You may have plenty of time on your hands. If you and/or your spouse have routinely worked 50-60 hours a week, it can be tough to come down from that once you are retired. Your urge to be productive will persist, and sooner or later, you will find ways to stay busy, contribute and make a difference. Thinking about how you will spend your time in retirement before retirement is wise, as you don’t want to risk staring at (or climbing) the walls.

Adjusting to retired life takes a bit of time for everyone. Adjustment can become easier with a candid recognition of certain retirement realities.

Michael Moffitt be reached at phone: 641-782-5577 or email: mikem@cfgiowa.com
website: www.cfgiowa.com

Michael Moffitt is a Registered Representative with and Securities are offered through LPL Financial, Member FINRA/SIPC. Investments advice offered through Advantage Investment Management (AIM), a registered investment advisor. Cornerstone Financial Group and AIM are separate entities from LPL Financial.

This material was prepared by MarketingPro, Inc., and does not necessarily represent the views of the presenting party, nor their affiliates. This information has been derived from sources believed to be accurate. Please note – investing involves risk, and past performance is no guarantee of future results. The publisher is not engaged in rendering legal, accounting or other professional services. If assistance is needed, the reader is advised to engage the services of a competent professional. This information should not be construed as investment, tax or legal advice and may not be relied on for the purpose of avoiding any Federal tax penalty. This is neither a solicitation nor recommendation to purchase or sell any investment or insurance product or service, and should not be relied upon as such. All indices are unmanaged and are not illustrative of any particular investment.

Citations.
1 – marketwatch.com/story/americans-less-likely-to-change-jobs-now-than-in-1980s-2014-01-10 [1/10/14]
2 – ncoa.org/enhance-economic-security/benefits-access/how-to-get-help-for-dental.html [4/17/14]
3 – tiaa-crefinstitute.org/public/institute/research/trends_issues/ti_taxefficient_1006.html [10/06]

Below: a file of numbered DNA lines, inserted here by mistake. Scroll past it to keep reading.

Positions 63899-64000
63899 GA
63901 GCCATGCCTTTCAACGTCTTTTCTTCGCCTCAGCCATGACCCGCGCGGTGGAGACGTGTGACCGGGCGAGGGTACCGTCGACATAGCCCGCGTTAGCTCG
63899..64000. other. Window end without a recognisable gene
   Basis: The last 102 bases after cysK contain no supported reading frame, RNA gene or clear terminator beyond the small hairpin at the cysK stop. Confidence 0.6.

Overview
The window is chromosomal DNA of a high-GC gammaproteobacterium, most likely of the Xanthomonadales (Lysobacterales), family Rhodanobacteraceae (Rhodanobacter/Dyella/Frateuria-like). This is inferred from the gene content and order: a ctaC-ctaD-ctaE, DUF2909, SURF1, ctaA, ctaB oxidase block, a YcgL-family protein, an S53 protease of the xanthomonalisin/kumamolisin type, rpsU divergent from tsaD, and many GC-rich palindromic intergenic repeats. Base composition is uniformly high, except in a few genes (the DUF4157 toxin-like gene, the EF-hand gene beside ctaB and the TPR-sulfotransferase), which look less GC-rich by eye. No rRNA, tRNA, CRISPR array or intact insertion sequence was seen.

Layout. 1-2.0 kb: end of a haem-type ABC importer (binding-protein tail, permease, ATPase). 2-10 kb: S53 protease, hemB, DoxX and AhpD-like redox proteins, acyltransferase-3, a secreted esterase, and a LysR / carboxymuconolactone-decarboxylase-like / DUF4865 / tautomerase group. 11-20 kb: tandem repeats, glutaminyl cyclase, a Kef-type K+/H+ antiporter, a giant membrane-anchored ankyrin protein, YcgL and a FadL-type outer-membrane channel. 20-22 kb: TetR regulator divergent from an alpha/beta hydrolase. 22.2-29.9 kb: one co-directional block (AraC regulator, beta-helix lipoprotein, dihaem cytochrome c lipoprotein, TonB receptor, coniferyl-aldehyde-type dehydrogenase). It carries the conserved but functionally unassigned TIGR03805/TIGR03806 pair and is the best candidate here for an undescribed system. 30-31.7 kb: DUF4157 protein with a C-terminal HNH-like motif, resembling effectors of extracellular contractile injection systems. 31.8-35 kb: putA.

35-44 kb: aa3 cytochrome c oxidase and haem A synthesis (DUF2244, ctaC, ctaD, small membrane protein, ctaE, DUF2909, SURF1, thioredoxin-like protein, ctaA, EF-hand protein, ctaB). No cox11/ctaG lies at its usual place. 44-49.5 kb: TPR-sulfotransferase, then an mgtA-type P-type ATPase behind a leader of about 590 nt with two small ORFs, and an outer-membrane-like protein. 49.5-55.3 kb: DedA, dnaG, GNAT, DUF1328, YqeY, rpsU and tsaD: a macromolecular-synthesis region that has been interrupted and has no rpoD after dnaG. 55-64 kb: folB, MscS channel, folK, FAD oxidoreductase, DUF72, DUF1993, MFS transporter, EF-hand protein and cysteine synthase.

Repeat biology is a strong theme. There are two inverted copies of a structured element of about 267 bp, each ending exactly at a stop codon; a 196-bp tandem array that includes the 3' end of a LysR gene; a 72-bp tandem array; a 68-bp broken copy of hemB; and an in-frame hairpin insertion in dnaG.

Is this the direction we want to go?

My job as a financial advisor, as I see it, is to help my clients negotiate successfully through their financial life and work toward their goals along the way. But I’ve always felt that for them to be successful, most of the burden falls on them. Just like the old adage says, “if it is to be, it’s up to me.”
I offer what I think is my best advise based on their circumstances and based on what else I see going on in the world that could impact them, either directly or indirectly. As general trends go in our country today, it’s hard to see that we, collectively, are going in a path that will lead us in a positive direction. In my own clients, I see some good savers that are ready for the future but many more that may be scaling back their retirement plans because the money just isn’t there.
Maybe we’ve had it too good the last few decades and so we just didn’t try as hard as our parents. That’s tough for anyone to admit. Do we want to be better? A full 43% of Baby Boomers surveyed by AARP in November 2013 described their present financial situation as “worse than expected.” Craig L. Israelsen suggested in a July 2011 article on the Horsesmouth.com website that U.S workers aren’t saving enough and because of that are pretending that “building a better investment portfolio” will solve their lack-of-saving problem. He correctly states that contributions are largely controllable by the investor, while performance, particularly in the short run, is not. It’s easier to blame bad markets for a lack of investment savings than it is to blame a lack of saving, period.
Sometimes not saving is not income-related….you have a good job but simply spend beyond your means. I have little sympathy for those folks. Sometimes people just don’t earn very much or they just can’t find a job. In those cases it is easy to blame tough luck but sometimes that bad luck might be the result of our decisions as well—decisions that could go all the way back to high school or college days!
The National Center for Education Statistics shows that the number of college students graduating in 2012 with a “Mathematics and Statistics” degree was 18,842. It was 24,800 graduates in 1971. A 24% decrease. Conversely, there were 38,993 graduates with “Parks, Recreation, Leisure, and Fitness Studies” degrees in 2012, while only 1,621 such graduates in 1971. That’s an increase of over 2300%! Careers that use a lot of math typically pay more than careers in parks and rec. From that metric it appears we’re going the wrong way. Why is that? Are students choosing the easier majors or are colleges creating an easier degree path to lower paying jobs?
Are we as a society just looking for the easier path? In 2000 there were 8,471,453 people on Federal Income Supplement Program (disability), according to the Social Security Administration. Today there are 14,285,956. Is our workplace really 68% more dangerous than 14 years ago? The USDA says food stamp recipients in 2000 were 17,472,535, today they number 46,548,000. That’s 15 out of every 100 people, versus 6 out of every 100 just 14 years ago. The US Census Bureau says today there’s roughly 37 million more people in the U.S. than in 2000 and there’s 29 million more on food stamps. Really?
I have no doubt that many people, through no fault of their own or through true misfortune, need this government assistance. They should get it. I also have no doubt that even more people are abusing the system because they can. It’s much easier to let someone else carry the load if they will. (See: http://www.worthytoshare.com/pretty-girl-seeking-rich-husband-reply-got-banker-priceless# )
But eventually it may break the back of our country.